Consultant shall indemnify, defend and hold harmless the Client, its officers, directors, employees, from and against those liabilities, damages and costs arising out of third party claims to the extent caused by the willful misconduct, negligent act, error or omission of the Consultant or anyone for whom the Consultant is legally responsible, subject to any limitations of liability contained in this Agreement. Consultant will reimburse Client for reasonable defense costs for claims arising out of Consultant’s professional negligence based on the percentage of Consultant’s liability. The duty to defend shall not apply to professional liability claims.

Sample 5: A different way to address defense obligations:

The foregoing defend, hold harmless and indemnity obligations of this paragraph shall apply solely to any such causes of action, damages, costs, expenses or defense obligations covered by Consultant’s Insurance specified in this Agreement.

Sample 6: Instead of agreeing to indemnify for all damages, including reasonable attorneys fees, strike out the attorneys fees in the body of the indemnity clause and use the simple one sentence shown in the above examples for attorneys fees or use the following:

Consultant agrees to reimburse Client for reasonable defense costs, provided however that such obligation is limited to the portion of such costs equal to the percentage of Consultant’s liability as ultimately determined to be caused by the willful misconduct or negligence of Consultant using principles of comparative fault.

Recommended Reading on Indemnity

The Changing Face of Indemnity  By Brian K. Stewart, Esq., Collins, Collins, Muir + Stewart, LLP

 


Articles on Indemnification Clauses from ConstructionRisk newsletters:

Indemnity Clause Void & Unenforceable Because Sub was not Sole Cause of Damages

Kent Holland ConstructionRisk, LLC On a condominium project, where an indemnification clause on its face made a subcontractor responsible for indemnifying the prime contractor for damages caused “in whole or in part” by the subcontractor, it was held that the state’s anti-indemnity statute made the clause unenforceable. The court declined to apply the saving language […]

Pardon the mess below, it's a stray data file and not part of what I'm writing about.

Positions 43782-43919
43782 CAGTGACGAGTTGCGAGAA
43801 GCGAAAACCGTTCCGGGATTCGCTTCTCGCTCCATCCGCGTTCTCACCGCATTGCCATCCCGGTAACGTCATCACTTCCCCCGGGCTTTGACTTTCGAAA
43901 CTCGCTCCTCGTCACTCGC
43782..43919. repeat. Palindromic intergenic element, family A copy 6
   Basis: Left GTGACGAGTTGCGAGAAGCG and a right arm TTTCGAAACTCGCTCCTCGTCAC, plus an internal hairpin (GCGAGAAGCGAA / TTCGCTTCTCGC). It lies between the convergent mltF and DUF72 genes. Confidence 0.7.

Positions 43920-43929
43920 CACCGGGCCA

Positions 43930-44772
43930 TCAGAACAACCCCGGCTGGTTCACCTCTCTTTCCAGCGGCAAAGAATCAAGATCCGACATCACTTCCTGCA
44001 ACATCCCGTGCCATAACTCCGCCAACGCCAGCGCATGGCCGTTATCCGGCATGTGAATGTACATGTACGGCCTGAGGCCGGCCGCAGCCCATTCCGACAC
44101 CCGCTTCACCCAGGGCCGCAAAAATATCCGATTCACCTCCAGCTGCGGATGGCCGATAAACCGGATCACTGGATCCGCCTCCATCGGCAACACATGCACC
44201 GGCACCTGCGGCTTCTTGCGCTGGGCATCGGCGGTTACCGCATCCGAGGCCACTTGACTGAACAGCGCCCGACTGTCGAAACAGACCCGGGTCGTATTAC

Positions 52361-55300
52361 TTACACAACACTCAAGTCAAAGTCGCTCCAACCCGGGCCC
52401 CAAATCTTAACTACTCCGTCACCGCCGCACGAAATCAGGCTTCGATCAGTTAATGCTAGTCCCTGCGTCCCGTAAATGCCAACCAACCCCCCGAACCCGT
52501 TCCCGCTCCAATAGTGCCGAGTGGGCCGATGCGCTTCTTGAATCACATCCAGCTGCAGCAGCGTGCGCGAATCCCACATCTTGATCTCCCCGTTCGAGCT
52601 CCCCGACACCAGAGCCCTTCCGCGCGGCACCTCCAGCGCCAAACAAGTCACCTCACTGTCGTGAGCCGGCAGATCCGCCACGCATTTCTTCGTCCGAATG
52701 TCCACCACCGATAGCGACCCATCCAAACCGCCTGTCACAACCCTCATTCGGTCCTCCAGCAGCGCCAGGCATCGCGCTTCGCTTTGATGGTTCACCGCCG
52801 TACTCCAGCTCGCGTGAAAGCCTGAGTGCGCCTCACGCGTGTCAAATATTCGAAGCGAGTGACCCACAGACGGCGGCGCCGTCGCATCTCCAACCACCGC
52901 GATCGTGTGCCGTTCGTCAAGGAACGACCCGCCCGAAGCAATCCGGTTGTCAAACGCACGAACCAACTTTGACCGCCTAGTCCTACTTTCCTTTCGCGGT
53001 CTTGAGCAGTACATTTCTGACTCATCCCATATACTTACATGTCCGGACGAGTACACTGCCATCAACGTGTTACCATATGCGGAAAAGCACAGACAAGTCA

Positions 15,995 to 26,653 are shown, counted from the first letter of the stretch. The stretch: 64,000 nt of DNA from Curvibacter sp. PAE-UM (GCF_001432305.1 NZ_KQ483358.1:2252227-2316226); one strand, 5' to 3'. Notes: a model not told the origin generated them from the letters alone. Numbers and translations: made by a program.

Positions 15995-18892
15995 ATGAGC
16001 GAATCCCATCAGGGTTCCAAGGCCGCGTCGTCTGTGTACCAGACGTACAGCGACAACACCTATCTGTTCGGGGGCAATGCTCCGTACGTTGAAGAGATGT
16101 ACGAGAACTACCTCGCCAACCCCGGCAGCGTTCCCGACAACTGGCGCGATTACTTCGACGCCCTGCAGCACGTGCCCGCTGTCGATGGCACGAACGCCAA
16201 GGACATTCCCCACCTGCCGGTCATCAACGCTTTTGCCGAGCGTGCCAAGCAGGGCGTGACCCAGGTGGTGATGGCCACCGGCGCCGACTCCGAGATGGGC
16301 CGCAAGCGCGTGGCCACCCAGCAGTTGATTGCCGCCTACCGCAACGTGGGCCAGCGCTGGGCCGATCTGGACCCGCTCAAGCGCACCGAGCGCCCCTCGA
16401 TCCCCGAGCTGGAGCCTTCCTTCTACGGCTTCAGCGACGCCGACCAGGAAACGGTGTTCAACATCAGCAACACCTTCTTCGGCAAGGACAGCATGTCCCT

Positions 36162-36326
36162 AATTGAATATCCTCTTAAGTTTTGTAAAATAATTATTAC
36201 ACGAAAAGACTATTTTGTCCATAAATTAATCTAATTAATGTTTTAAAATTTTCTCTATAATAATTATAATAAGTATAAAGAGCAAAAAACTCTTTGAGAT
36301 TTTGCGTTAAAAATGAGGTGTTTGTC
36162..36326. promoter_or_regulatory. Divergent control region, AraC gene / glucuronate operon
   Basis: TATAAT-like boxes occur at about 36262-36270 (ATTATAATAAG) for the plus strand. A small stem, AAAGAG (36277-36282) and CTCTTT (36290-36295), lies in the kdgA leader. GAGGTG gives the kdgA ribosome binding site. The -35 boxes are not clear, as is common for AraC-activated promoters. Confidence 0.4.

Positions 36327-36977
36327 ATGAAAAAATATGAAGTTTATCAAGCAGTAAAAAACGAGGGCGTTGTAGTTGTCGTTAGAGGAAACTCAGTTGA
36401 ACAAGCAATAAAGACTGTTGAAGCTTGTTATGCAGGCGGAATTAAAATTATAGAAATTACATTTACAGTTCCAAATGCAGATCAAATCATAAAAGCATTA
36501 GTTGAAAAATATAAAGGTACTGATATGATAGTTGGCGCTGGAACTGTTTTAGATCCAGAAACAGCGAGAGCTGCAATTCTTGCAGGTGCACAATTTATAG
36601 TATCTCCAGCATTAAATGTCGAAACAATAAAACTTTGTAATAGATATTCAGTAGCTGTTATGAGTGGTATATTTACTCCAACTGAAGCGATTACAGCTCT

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What Constitutes a Claim Triggering Indemnification Duty?

Kent Holland, Esq. ConstructionRisk Counsel, PLLC After a contractor settled a construction defect claim with the project owner, it sought indemnity from its subcontractor for the costs incurred in rectifying the construction.  The subcontractor successfully argued in a lower appellate court that no “claim” had been made by the owner that would trigger the indemnity […]

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Clarifying the Confusing World of Indemnification, Hold Harmless, and Defense Clauses

By: Sarah E. Swank O B E R | K A L E R We often get the all too familiar question from our clients, “What is the hold up on that contract?” When the answer is the indemnification, defense, or hold harmless provision, the authors have found a lack of resources for clients who often struggle to […]